So, you’ve been tasked with setting up your first WordPress blog. You’ve chosen a blog name and chosen your voice and topic (and all the other things I mentioned in my “setting up your first blog” post in February) – so now it’s time to choose a theme for your blog.
For those of you that aren’t aware; a theme is basically just a design skin for your blog. It’s a pre-designed template which you just basically download to your WordPress dashboard to change the look and feel of your blog.
Now, when it comes to choosing a template it can be hard to know where to start. There are thousands, if not hundreds of thousands, out there which all have different features, different typography and different imagery settings – which means you’re pretty much guaranteed to be spoilt for choice.
That said, there are a few things you need to consider which should help you to narrow down your theme options.
1. Is It Responsive?
When choosing a theme it’s important to check it’s got a responsive design which will automatically optimise and adjust the format of your blog for mobile devices. Fail to choose a theme which has a responsive design and you risk being stuck with a blog which runs off the frame when accessed from a smartphone or tablet – not a good look if you want people to take your blog seriously!
2. How Many Times Has It Been Downloaded?
If you’re struggling to choose between a couple of themes, have a look at how many times they’ve been downloaded. While a high number suggests it’s quite an effective theme, it also tells you it’s been downloaded a lot which means it’s going to appear on a lot of other sites on the internet. While that’s not necessarily an issue for many, it could be a problem if you were hoping to create a unique blog which is quite distinctive in theme and style.
3. How Easy Is It To Customise?
Following on from that last point, if you’re looking at creating a fairly unique looking blog, you need to consider how easy the blog is to customise. With some themes, it’s easy to customise the theme straight from the ‘Theme Options’ tab, however with some it’s more complicated and involves editing the CSS theme files directly – something which can be pretty tricky if you’ve got no experience of CSS – so choose carefully!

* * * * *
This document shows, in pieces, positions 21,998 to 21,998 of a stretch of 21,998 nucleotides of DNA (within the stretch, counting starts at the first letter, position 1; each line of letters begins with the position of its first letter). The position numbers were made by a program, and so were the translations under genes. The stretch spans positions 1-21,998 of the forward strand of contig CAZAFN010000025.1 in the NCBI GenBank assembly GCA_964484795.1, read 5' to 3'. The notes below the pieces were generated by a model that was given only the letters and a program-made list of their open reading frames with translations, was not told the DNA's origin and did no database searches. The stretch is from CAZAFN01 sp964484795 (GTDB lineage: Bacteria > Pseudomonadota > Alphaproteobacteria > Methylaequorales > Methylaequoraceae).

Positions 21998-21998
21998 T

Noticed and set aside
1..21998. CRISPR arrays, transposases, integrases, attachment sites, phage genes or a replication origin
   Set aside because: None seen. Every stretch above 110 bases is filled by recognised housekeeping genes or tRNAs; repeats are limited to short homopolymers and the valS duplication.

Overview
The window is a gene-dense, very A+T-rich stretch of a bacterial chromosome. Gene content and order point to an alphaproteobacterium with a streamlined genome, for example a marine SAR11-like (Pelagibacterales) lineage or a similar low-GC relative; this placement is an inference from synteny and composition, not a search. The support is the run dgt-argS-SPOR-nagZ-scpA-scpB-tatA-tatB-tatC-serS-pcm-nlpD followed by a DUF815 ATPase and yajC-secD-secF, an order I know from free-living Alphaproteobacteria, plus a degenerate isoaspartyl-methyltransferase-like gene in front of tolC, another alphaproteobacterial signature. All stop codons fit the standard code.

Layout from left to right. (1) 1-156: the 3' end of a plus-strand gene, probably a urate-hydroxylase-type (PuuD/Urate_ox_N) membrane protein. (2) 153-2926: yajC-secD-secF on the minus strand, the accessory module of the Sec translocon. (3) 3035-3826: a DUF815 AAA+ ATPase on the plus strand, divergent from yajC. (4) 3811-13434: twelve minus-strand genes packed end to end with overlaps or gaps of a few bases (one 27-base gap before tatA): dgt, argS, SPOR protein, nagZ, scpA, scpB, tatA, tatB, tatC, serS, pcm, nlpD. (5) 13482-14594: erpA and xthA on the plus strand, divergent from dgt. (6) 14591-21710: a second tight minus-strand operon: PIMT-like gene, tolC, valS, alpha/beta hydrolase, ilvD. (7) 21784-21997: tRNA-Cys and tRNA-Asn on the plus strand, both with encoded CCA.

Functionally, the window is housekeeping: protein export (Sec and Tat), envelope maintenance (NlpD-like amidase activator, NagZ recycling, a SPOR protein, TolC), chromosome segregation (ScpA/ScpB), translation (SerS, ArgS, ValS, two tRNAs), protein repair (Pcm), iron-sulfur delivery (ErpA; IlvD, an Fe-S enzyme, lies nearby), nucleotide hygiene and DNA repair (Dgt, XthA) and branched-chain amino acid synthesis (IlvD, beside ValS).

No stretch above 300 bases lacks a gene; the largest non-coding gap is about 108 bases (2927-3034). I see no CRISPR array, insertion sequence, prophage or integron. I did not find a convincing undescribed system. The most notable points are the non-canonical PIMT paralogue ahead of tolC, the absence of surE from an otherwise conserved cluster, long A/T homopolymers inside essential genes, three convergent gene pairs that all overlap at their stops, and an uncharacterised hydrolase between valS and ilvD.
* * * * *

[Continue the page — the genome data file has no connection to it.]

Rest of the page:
4. How Easy Is It To Read?
Now, this one might sound silly but it’s a valid point. While some blog themes can be really cool and exciting with lots of imagery, in reality, the design actually makes them really difficult to read – and means they’re much more suited to a graphic design or photography blog. When looking at a theme, be sure to check out both the home page template and an individual post template to see how much content you can actually fit in and how easy it is to read and digest.
5. How Functional Is It?
Just like design, functionality is a key thing to consider when choosing a blog theme. Consider how easy it is to navigate, how easy it is to actually find a piece of content you’re looking for and then comment on it – and how easy it is to integrate widgets. If there’s no sidebar built into the theme you could struggle to find a place to fit in additional widgets which can help to improve the user experience of your blog.
6. Does It Have Advertising Slots Built In?
If you’re hoping to monetise your blog in the future, it’s important to check that there’s advertising slots built into the template from the beginning and the theme is compatible with some of the more popular advertising plugins. Fail to do this and you could end up with a big headache later when someone’s willing to pay to advertise on your site but the functionality just isn’t there with your current theme.
7. Is There A Price Attached?
When you’re looking at WordPress themes, you’ll realise pretty quickly that some come with a fee attached and some are free. Now, while there are lots of excellent free ones available, it is sometimes worth considering paying for a theme. Normally with paid themes (which can cost anything from $20-$100) you’ll get more customisation options (normally you can make changes to the design of the template straight from the ‘Theme Options’ tab, rather than editing the CSS), more support and more functionality – which can help to make your blog look more professional. With that in mind, depending on your budget, needs and aims, I’d say it’s definitely worth considering shelling out for a paid theme…
8. How Many Queries Have Been Resolved In The Last Six Months?
Just like plugins, with WordPress themes, you can ask for support from the developer or from other members of the WordPress community. That said; when choosing a theme, I’d definitely urge you to look at what support is available with the theme, how many queries there have been with the theme and how many of these have been resolved in the past six-12 months. Alarm bells should ring if there are lots of queries (because it suggests there are problems with the theme which aren’t easy to fix), however if a lot of these have been resolved it suggests the developer is extremely active in the WordPress community and willing to help users – so it might be a theme that’s still worth considering.
Think I’ve missed anything out? Or have anything to add? Leave me a comment below or tweet me – @amy_edwards88.